27 Oct 2020 3:19 PM

Everyone and anyone has heard of Entrepreneurs’ Relief a tax incentive for businesses that has been the subject of much speculation and debate over the years. Recently there were rumours it may be further reformed or scrapped by the UK Government. However, in March 2020 they didn’t reform it, or even scrap it, but they did substantially reduce it from a lifetime limit of £10 million to £1 million.

For many business owners, reaching the lifetime limit of £10 million is a pipe dream, so they could plan safe in the knowledge that their business disposal would be eligible for the reduced 10% tax rate. Now however, many people face the likelihood that they will no longer be eligible for the favourable rate of tax on the disposal of their business.

To make matters worse, Entrepreneurs’ Relief was renamed Business Asset Relief by the Finance Act 2020. Not only is the name confusing, as the relief does not apply to the sale of assets, but to the sale of a business, but also nobody is using the new name!

Have you heard of Investors’ Relief?

However, there is a new kid on the block, called Investors’ Relief, and which has similar tax benefits to Entrepreneurs’ Relief and yet nobody seems to have heard about it. What’s better yet, is Investors’ Relief still has a lifetime limit of £10 million, which was not reduced in line with Business Asset Relief.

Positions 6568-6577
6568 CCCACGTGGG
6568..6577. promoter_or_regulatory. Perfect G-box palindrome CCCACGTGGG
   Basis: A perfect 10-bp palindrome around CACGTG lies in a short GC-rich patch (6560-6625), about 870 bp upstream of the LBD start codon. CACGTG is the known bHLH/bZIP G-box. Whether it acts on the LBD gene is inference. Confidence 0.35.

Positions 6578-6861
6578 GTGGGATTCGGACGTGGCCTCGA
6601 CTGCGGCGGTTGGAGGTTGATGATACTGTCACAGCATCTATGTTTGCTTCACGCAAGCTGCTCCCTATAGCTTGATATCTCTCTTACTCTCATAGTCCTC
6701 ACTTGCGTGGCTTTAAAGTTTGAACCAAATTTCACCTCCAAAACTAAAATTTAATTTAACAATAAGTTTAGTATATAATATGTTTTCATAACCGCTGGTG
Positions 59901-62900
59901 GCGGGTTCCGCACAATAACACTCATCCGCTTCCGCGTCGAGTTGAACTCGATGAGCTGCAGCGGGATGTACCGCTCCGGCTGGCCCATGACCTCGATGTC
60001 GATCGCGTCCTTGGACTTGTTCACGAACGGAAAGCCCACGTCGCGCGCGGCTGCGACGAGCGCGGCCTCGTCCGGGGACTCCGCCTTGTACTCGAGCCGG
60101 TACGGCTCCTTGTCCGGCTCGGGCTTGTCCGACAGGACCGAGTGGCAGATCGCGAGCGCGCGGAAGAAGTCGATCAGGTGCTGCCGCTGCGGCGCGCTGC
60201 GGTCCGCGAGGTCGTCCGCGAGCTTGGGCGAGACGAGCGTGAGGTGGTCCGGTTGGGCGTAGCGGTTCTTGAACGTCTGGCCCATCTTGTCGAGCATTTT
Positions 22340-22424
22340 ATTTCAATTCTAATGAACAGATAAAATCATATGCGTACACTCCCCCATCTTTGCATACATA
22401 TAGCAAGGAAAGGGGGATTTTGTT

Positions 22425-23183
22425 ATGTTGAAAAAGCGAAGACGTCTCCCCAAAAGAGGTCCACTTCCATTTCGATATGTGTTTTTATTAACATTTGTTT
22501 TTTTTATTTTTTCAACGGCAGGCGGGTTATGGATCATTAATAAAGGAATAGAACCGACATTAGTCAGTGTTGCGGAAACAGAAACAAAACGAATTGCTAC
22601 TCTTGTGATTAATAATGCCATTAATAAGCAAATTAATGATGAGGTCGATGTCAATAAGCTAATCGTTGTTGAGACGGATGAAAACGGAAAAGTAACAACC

So, what exactly is this relief?

Investors’ Relief reduces the amount of Capital Gains Tax on a disposal of shares in an unlisted trading company to 10% (sounds familiar right?) and it applies to shares that have been owned for at least 3 years (compared to the shorter 12 month holding requirement).

The differences between Investors’ Relief and Entrepreneurs’ Relief

The primary difference between Investors’ Relief and Entrepreneurs’ Relief however is the employee condition. Whilst Entrepreneurs’ Relief required the shareholder to be an employee or officer, Investors’ Relief is not usually available if you or someone connected with you is an employee.

In addition, there is no 5% minimum shareholding!

For many business owners, the biggest problem they faced in trying to ensure the shares qualified for the lower rate was appointing shareholders as officers of the company, or ensuring they met the all important 5% requirement. Neither of which are needed for Investors’ Relief, making it just as generous as the former Entrepreneurs’ Relief but potentially more widely applicable and with a lifetime limit still at £10 million. Yet nobody seems to have heard of it.

Contact us for more information and advice

There are some other differences and conditions, and we would need to review the application of the relief, just as we would do for Business Asset Relief.  

If you have any questions regarding this tax relief, or to see if, or how you qualify, we can help so please contact us.